[We Call It Monster / By Lachlan Walter / First Printing: February 2019 / ISBN: 9781925840520]

Dracula’s Best Friend

HoundsOfHellMichael Drake lived a typical and uneventful suburban life. He had a job, a wife, two young kids, a couple of dogs, and a sexy neighbor he liked to flirt with. On weekends, he enjoyed camping and fishing.

But Michael had a little secret that he kept from his wife and kids. His great-great-great grandfather was Igor Dracula, a blood-sucking monster that terrorized Europe during the 17th century. Michael wasn’t a vampire himself (he was just a psychologist), but he wasn’t proud of his notorious family history. He kept a daguerreotype of Grandpa Igor hidden in the garage, underneath a pile of old clothes, college mementos and wooden stakes.

Nobody escapes the past forever, however. When 12 ancient sarcophaguses (sarcophagi?) are discovered buried near Transylvania’s Carpathian Mountains, the Dracula curse is reborn. Igor’s faithful servant (a fractured lamia named Veidt Smit) and a giant Dobermann pinscher named Zoltan emerge from their subterranean tombs. And that means trouble for Michael Drake, the last of the Dracula line.

A fractured lamia, for those of you who skipped Strygology 101 at the Academy of Unseen Arts, is a vampire-like creature that can control its bloodlust and function in the daytime. According to Collin de Plancy, the author of Dictionnaire Infernal, lamias haunt cemeteries and disinter corpses. As such, they’ve been valuable wingmen to the Dracula family throughout the centuries. They’re especially handy when it comes to abducting victims for bloodletting.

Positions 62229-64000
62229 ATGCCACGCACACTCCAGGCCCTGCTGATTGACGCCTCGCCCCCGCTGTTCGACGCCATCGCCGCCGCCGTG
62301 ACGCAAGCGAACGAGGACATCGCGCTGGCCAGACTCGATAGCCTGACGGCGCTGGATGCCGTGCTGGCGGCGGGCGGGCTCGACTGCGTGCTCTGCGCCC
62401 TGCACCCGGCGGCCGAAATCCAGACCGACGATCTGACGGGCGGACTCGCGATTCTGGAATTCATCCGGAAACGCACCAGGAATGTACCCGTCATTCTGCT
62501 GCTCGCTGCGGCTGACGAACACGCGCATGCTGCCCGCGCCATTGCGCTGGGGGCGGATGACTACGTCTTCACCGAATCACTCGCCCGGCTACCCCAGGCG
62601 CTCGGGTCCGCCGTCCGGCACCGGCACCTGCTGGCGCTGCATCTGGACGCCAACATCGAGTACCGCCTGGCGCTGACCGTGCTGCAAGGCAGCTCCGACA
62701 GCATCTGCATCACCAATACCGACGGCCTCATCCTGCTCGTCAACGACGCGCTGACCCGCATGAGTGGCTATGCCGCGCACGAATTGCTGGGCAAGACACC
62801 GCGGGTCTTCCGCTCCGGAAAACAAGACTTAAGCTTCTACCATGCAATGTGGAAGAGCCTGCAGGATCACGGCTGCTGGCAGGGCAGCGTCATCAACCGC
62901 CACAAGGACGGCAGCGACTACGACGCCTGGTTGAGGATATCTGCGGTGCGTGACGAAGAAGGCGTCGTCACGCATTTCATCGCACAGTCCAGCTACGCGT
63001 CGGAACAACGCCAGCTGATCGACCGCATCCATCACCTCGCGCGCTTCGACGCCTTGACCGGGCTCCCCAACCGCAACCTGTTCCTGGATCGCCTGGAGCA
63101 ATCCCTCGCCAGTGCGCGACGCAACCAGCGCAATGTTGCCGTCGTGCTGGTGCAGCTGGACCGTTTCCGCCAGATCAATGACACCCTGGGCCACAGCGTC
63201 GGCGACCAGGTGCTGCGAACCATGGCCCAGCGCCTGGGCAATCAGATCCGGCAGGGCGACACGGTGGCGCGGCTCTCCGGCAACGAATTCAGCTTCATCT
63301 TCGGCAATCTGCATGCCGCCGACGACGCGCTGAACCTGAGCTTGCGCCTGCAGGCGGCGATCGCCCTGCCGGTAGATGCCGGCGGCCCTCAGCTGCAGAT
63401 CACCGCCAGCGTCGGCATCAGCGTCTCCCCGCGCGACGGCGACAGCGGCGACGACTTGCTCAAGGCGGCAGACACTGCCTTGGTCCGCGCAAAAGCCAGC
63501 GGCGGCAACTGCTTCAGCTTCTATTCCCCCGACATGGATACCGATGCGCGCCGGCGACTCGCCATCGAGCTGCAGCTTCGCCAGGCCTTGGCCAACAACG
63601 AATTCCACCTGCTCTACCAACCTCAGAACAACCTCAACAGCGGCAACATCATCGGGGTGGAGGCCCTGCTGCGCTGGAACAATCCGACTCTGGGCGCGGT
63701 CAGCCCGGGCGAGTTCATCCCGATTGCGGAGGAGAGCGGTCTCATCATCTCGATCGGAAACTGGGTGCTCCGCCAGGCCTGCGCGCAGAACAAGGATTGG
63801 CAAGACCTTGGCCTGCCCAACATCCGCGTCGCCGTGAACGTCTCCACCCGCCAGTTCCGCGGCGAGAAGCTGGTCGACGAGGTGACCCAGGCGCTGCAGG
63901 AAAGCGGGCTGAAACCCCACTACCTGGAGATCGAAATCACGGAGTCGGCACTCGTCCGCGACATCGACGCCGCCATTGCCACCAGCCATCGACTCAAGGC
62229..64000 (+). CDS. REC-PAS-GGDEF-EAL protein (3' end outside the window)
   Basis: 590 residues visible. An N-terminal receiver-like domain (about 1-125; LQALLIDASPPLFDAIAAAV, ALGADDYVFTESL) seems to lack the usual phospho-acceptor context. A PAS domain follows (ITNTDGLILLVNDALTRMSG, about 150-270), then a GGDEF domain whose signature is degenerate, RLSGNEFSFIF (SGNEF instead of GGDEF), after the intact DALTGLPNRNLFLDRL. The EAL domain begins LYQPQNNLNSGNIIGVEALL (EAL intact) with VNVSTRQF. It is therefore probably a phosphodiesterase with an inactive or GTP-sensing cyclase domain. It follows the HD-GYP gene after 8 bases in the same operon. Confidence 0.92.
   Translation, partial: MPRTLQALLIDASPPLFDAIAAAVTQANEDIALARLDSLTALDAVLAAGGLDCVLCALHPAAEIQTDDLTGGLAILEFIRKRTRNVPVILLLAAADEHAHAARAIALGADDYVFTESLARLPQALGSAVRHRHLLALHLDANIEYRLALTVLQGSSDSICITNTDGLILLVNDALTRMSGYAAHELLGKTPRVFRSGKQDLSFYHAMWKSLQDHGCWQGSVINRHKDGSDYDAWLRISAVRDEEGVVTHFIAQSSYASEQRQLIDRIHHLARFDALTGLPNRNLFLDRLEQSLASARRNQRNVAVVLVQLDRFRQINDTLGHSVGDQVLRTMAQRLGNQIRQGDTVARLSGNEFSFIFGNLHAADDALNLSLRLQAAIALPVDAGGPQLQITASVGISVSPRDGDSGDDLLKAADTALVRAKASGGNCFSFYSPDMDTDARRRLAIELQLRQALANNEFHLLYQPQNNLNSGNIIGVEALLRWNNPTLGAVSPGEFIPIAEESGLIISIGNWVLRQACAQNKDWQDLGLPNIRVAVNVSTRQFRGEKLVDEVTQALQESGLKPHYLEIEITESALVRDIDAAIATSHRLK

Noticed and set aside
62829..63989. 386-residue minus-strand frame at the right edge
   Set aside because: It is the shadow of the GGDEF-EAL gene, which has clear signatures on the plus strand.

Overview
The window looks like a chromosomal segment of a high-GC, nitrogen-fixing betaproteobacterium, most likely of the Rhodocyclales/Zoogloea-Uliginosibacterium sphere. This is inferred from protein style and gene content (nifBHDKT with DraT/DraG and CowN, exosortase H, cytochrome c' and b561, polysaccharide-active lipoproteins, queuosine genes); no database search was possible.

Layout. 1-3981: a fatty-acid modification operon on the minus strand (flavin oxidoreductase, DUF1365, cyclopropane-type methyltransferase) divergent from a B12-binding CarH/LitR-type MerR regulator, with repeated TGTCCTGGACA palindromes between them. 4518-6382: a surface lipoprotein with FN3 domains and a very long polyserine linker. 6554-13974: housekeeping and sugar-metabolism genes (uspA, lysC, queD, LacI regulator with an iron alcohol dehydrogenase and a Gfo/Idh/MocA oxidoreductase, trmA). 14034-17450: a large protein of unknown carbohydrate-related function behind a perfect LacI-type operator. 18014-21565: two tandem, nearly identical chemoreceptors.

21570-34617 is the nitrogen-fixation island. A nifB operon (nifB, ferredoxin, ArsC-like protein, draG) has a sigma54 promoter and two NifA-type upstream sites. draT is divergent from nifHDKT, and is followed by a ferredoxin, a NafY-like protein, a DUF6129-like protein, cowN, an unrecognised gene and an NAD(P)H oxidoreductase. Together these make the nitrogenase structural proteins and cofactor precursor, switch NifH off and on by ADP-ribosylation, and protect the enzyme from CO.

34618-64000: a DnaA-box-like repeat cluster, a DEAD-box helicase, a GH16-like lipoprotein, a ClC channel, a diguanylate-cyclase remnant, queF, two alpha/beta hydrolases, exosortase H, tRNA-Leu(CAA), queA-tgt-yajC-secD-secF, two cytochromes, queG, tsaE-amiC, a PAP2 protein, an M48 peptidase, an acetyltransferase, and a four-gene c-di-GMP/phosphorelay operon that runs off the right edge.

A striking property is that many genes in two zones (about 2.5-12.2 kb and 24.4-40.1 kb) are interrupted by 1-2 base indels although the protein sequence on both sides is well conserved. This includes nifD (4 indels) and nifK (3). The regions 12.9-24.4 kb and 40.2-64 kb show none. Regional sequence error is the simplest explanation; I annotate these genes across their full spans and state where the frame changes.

Because of their subservient nature, a lamia cannot exist without a master. As soon as Smit awakens from his 300-year sepulchral slumber he starts sniffing around for Dracula progeny. “It was his unavoidable duty only to serve them unfailingly … and for eternity.” His preternatural spidey sense points him toward the New World. Destination: Tarzana, California.

Once in California, Smit and his vampire hound hop into a Hearst and travel up and down Highway 1 looking for Michael Drake. Don’t ask me how a guy from the 17th century acquires a vehicle and figures out how to drive. I don’t know. The author doesn’t seem interested in these trivial details and neither should the reader.

One thing leads to another and the Drakes find themselves being attacked by Zoltan and a pack of wild dogs. Their “blood-curdling, ear-splitting roar of fury” couldn’t be ignored, says the author. One way or another these hounds of Hell were going to turn Michael into a vampire and force him to accept his dark legacy.